More people have lost their jobs amid the COVID-19 crisis than any period in recent history, and for many people who are close to retirement, prospects for returning to work are bleak.
That could have disastrous consequences for their plans to retire, as savings could come up short. The idea of working, in some capacity, well past age 65 has become common, and many people have planned to do so in order to stay afloat financially.
“Recessions are bad for everyone who loses their job. The scars can last for a long time,” said Brad Hershbein, senior economist and director of information and communication services at the W.E. Upjohn Institute for Employment Research. “For older workers, it’s unlikely that they’ll ever see a recovery, if they get laid off.”
That varies by industry and job type, he noted.
“For workers who were in essential industries, and people who have managed to keep their jobs, their positions won’t change that much,” he said. But for older workers who have lost employment, particularly those in non-managerial roles, “it will be a very different story,” he said.
As of April 18, an average of nearly 5.8 million new unemployment claims were made every week for the past month, according to data from the Department of Labor. At the end of March, the national unemployment rate was 4.4%, an increase of 26% over the level at the end of February, figures from the Bureau of Labor Statistics show. Among people age 55 and over, 3.3% of people were unemployed at the end of March, up 27% over February’s rate of 2.6%.
There are several factors that put older workers at a higher risk. Some are losing jobs during their peak earning years, and finding other work with similar compensation is difficult, particularly in this economy.
“Their chances of going back into the labor market are pretty slim,” Hershbein said. “They’re going to be very hard-pressed in most cases to find a job that was paying what their previous job was paying.”
Studies in which identical resumes were sent out by applicants of different ages have shown that employers often discriminate, as older applicants were less likely to be contacted, he said.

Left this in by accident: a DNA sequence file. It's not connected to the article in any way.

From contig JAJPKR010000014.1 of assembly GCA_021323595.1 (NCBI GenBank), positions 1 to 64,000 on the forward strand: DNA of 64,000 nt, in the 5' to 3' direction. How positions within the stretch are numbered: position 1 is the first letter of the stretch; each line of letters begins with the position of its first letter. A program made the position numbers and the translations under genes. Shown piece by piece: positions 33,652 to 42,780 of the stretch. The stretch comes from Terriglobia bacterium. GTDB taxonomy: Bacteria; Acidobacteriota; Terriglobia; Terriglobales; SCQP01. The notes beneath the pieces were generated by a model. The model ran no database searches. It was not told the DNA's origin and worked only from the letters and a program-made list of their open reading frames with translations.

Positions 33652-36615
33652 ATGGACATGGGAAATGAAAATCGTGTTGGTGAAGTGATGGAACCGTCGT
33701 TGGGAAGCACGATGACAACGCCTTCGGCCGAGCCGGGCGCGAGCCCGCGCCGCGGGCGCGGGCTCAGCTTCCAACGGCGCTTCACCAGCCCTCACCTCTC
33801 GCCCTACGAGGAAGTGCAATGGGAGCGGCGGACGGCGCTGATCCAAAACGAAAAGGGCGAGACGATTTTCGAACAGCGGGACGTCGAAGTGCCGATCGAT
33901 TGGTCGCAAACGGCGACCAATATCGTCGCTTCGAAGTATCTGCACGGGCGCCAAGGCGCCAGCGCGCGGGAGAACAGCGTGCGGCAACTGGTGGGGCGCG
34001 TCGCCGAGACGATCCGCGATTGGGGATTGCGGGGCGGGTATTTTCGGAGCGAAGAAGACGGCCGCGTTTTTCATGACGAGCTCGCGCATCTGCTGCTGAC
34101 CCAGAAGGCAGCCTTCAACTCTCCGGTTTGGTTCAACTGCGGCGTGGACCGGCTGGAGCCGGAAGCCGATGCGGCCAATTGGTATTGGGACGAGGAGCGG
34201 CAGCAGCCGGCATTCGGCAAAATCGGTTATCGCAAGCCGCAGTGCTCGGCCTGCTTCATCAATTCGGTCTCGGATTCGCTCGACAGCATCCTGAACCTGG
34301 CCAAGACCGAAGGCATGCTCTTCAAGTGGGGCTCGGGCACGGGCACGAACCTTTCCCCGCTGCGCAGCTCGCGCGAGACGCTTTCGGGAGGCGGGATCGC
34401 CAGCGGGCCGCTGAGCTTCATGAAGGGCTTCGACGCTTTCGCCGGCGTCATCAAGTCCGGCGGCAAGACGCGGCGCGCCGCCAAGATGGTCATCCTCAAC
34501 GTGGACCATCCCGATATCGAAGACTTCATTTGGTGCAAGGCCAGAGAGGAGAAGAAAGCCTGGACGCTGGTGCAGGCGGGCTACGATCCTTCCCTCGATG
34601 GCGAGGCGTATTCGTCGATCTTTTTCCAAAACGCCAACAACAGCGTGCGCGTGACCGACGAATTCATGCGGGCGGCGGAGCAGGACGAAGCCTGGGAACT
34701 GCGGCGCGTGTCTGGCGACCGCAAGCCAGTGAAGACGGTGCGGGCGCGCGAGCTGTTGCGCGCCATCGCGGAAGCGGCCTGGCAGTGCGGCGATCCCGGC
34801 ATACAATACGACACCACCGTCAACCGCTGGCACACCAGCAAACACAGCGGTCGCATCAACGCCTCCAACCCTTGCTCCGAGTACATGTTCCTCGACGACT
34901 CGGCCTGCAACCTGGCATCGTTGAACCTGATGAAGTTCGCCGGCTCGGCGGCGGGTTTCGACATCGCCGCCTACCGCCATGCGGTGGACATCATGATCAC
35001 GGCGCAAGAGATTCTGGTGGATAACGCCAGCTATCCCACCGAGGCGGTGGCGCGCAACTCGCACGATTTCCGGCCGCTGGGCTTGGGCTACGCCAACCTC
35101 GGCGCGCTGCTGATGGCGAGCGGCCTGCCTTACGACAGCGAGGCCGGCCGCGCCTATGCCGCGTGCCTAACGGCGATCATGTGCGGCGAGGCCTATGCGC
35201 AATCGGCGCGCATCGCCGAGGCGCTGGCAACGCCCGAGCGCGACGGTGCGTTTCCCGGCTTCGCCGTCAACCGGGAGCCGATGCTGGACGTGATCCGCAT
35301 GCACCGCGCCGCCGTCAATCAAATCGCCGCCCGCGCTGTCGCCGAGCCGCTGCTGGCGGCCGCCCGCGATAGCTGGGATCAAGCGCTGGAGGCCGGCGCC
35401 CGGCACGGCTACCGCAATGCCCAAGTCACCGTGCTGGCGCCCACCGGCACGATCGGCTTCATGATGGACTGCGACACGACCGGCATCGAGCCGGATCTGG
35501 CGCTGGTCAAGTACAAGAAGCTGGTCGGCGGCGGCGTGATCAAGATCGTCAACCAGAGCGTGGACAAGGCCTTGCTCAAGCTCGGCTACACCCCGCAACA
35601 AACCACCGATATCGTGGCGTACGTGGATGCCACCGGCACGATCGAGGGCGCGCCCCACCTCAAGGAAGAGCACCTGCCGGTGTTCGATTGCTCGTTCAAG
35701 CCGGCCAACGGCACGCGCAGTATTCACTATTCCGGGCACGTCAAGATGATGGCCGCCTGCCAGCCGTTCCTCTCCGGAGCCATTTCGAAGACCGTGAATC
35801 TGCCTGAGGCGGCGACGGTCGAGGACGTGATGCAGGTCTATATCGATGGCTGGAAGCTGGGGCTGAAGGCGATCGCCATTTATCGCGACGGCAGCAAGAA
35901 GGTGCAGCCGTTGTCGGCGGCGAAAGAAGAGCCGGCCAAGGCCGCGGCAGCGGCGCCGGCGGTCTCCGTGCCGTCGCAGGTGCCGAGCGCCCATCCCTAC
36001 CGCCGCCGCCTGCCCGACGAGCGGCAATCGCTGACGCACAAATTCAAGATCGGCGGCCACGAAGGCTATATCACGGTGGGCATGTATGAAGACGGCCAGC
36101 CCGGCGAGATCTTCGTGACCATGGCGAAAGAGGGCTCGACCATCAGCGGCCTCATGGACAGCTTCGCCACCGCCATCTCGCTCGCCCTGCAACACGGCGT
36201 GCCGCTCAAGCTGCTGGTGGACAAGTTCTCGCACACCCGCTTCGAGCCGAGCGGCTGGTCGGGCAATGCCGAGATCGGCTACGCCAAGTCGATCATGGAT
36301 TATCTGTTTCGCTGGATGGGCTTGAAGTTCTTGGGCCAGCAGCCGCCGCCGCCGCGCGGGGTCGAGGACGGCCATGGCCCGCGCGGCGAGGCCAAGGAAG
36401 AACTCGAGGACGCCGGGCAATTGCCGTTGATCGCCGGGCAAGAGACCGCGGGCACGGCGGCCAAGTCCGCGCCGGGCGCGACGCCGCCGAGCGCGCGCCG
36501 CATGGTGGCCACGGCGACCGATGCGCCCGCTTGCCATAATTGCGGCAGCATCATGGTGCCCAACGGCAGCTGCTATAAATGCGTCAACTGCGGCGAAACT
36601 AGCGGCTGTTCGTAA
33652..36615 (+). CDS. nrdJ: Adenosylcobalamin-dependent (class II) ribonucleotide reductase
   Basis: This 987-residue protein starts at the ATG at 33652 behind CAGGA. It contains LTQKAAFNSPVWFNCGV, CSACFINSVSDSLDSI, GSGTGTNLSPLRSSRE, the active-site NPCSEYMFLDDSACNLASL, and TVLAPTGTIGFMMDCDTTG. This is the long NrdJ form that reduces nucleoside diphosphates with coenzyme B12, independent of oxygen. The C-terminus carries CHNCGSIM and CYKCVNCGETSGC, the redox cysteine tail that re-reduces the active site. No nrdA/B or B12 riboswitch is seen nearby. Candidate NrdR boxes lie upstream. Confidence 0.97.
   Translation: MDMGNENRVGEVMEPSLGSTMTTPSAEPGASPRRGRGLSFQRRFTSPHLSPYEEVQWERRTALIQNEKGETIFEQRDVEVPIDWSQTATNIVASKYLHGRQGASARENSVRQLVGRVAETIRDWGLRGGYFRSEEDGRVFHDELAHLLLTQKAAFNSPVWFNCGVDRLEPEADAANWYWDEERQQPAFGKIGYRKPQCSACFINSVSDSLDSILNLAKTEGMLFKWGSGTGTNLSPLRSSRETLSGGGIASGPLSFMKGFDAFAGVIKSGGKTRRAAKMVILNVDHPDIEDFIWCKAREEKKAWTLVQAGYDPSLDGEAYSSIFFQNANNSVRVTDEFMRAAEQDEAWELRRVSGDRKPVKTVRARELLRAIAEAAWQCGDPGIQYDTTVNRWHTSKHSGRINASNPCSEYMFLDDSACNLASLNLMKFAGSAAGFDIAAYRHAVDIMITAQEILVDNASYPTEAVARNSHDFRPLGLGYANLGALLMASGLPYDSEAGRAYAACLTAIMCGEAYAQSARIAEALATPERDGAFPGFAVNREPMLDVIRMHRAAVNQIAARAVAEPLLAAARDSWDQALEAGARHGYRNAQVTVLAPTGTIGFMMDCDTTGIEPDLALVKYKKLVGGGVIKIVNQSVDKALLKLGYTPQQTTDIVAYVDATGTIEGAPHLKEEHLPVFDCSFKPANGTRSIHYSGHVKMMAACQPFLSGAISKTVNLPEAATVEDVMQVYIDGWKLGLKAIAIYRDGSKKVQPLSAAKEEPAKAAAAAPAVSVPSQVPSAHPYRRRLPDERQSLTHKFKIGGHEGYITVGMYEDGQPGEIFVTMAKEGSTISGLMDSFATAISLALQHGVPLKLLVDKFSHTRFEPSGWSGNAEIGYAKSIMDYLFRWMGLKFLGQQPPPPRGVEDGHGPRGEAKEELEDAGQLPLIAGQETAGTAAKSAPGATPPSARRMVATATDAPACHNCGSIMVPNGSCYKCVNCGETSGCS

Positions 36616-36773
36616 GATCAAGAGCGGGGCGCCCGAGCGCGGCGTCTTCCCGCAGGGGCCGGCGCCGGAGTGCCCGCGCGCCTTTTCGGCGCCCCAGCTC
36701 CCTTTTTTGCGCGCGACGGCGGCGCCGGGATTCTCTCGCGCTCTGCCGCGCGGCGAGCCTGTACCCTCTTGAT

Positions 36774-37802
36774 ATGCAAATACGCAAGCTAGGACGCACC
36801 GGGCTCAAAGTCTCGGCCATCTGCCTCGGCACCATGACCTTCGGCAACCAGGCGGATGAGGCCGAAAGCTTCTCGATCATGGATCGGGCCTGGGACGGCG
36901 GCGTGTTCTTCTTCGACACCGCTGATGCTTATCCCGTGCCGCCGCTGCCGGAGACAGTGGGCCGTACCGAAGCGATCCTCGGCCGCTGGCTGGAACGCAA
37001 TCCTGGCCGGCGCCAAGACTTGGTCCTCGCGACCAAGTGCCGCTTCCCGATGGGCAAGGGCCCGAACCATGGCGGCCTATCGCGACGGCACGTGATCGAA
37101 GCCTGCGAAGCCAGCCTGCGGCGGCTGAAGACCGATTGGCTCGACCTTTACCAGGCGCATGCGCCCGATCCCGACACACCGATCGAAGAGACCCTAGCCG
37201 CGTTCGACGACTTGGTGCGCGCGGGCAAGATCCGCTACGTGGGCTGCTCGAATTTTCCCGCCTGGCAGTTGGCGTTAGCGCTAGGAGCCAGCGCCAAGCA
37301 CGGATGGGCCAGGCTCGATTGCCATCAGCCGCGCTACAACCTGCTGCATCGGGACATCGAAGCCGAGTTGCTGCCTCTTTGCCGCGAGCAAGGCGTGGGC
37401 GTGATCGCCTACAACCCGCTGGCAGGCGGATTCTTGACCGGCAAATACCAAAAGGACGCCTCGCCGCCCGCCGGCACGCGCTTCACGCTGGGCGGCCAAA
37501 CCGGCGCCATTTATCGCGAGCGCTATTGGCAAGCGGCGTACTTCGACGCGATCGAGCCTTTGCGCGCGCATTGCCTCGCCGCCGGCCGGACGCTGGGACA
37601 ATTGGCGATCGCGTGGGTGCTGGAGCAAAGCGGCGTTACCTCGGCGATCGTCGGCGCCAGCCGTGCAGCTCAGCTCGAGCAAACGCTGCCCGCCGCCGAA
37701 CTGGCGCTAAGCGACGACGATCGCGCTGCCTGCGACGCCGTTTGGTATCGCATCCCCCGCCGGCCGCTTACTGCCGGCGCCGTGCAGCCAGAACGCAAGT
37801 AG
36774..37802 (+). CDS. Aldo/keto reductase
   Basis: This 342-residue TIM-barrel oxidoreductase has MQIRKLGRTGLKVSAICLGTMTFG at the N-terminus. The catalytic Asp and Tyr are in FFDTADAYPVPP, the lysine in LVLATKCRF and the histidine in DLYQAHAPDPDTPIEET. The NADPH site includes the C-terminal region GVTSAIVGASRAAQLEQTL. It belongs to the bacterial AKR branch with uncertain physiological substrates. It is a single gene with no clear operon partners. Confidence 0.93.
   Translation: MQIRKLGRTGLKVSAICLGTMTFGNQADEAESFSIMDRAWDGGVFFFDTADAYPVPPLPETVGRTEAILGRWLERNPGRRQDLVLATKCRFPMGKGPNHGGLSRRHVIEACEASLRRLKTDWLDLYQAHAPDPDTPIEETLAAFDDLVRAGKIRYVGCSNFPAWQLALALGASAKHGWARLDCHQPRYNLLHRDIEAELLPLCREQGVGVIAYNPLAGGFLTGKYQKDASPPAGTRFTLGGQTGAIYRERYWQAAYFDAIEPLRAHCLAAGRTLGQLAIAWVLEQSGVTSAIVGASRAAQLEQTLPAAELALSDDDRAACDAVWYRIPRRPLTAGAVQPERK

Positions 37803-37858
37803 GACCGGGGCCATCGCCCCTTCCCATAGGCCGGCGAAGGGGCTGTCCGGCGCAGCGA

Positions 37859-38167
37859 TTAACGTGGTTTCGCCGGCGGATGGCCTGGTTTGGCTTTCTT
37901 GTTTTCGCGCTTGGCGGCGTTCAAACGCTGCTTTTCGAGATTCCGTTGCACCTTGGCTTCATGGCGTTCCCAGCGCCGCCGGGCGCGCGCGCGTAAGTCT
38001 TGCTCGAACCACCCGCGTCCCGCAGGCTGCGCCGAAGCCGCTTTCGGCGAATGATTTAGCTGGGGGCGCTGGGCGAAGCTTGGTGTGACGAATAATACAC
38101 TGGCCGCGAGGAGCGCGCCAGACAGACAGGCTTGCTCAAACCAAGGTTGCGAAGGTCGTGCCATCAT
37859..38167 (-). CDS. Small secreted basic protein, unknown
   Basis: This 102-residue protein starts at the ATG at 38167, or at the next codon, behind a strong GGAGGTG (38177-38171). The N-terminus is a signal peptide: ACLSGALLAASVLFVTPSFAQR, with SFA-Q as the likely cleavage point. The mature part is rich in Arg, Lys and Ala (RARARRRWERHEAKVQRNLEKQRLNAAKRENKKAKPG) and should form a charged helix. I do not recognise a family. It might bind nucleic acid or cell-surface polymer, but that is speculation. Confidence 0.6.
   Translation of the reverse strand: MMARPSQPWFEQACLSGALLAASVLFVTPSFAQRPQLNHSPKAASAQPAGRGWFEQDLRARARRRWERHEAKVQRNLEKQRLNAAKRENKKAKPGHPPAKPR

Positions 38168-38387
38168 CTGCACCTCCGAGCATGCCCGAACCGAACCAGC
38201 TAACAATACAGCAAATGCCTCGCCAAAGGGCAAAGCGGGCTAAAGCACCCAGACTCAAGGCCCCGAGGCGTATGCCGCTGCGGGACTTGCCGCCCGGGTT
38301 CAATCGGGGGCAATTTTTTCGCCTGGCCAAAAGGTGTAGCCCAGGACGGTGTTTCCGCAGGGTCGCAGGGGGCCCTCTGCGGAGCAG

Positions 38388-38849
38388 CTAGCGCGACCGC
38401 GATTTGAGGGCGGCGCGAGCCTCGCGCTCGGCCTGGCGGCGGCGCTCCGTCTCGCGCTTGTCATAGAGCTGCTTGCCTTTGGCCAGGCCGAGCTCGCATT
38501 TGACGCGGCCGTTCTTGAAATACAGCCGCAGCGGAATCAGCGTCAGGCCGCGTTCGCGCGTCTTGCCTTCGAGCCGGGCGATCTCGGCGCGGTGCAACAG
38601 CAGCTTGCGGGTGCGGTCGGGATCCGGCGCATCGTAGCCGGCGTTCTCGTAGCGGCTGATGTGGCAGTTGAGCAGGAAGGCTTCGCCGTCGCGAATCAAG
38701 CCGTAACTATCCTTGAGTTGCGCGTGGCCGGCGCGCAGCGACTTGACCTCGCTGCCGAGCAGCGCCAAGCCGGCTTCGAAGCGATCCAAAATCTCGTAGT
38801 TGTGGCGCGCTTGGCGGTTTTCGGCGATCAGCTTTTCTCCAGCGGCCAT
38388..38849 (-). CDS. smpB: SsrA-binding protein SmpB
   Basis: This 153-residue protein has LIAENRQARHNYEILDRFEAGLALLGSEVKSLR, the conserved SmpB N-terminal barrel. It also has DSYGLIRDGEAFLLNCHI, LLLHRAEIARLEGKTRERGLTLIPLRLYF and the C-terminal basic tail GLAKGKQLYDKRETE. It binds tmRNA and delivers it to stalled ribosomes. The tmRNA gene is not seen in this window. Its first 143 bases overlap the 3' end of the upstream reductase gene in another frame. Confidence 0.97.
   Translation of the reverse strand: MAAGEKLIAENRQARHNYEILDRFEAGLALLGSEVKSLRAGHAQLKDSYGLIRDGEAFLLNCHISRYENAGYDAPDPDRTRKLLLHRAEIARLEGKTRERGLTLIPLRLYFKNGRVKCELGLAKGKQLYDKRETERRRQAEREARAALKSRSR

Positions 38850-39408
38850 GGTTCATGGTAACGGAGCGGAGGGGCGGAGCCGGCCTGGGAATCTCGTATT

Adviser Brandon Renfro is working with one Baby Boomer client who was recently laid off.
“Fortunately, this particular client had set aside a sizable cash savings for emergencies and can fund about four months of expenses,” Renfro said in an email. “We are still playing the long game to see how long this client goes unemployed but they are pretty optimistic. Because of their emergency savings, a Roth conversion is something we may explore later once we find out when and where they land.”
Meanwhile, spending down retirement assets should be avoided, if possible, he noted.
“Now is the time to be cautious, especially with a retirement plan that is still on track,” he said.
He anticipates more clients being affected by job losses this year, he said.
“Opening up the economy is good, as long as that doesn’t create a second spike in illnesses and shut us down again,” he said. “The more prolonged this is, the deeper it will go and the harder it will be to come back from.”
Self-employed workers at risk
Older workers are more likely than younger workers to be self-employed, according to a recent study published by the Upjohn Institute. Those workers, often in contractor arrangements with their prior employers, generally don’t have unemployment insurance or the opportunity to get severance pay, said Hershbein, who was an author of the study.
“Those workers – and there are a fair number of them – are likely to be in trouble,” he said.
Younger people are the least likely to be self-employed: about 20% of people age 18 to 49 work in that capacity, according to the Upjohn Institute study. By comparison, the rate of self-employment is more than 25% of people ages 55 to 59, 45.5% among people 65 to 69 and nearly 68% for people 75 to 79.
Among those who are self-employed, “independent contractor” is the most common arrangement, according to the paper. About a quarter of independent contractors who are over 50 work in that capacity for a former employer, the paper noted.
However, people who work as contractors past 65 are generally more highly educated and report that they are not motivated to keep working because of money, according to the paper.
Market losses add to retirement trouble
For Boomers who will end up retiring earlier than expected, the losses their portfolios have seen this year could affect their retirement security. And those who will need to dip into retirement savings or begin claiming Social Security earlier than expected could feel more pain.
More than half of older workers had said they plan to work past 65, professor Olivia Mitchell, executive director of the Pension Research Council, told InvestmentNews in March.
“A deep recession could induce many to file for early Social Security benefits, leading to a lifetime of lower income,” Mitchell said at the time.
A potential drop in home values would also affect retirement security, as some people lean on home equity for retirement income, she noted.
“My research has also shown that Boomers have been much less likely to repay their mortgages compared to prior generations, so this rise in housing debt at older ages may put them at greater risk of foreclosure than in the past.”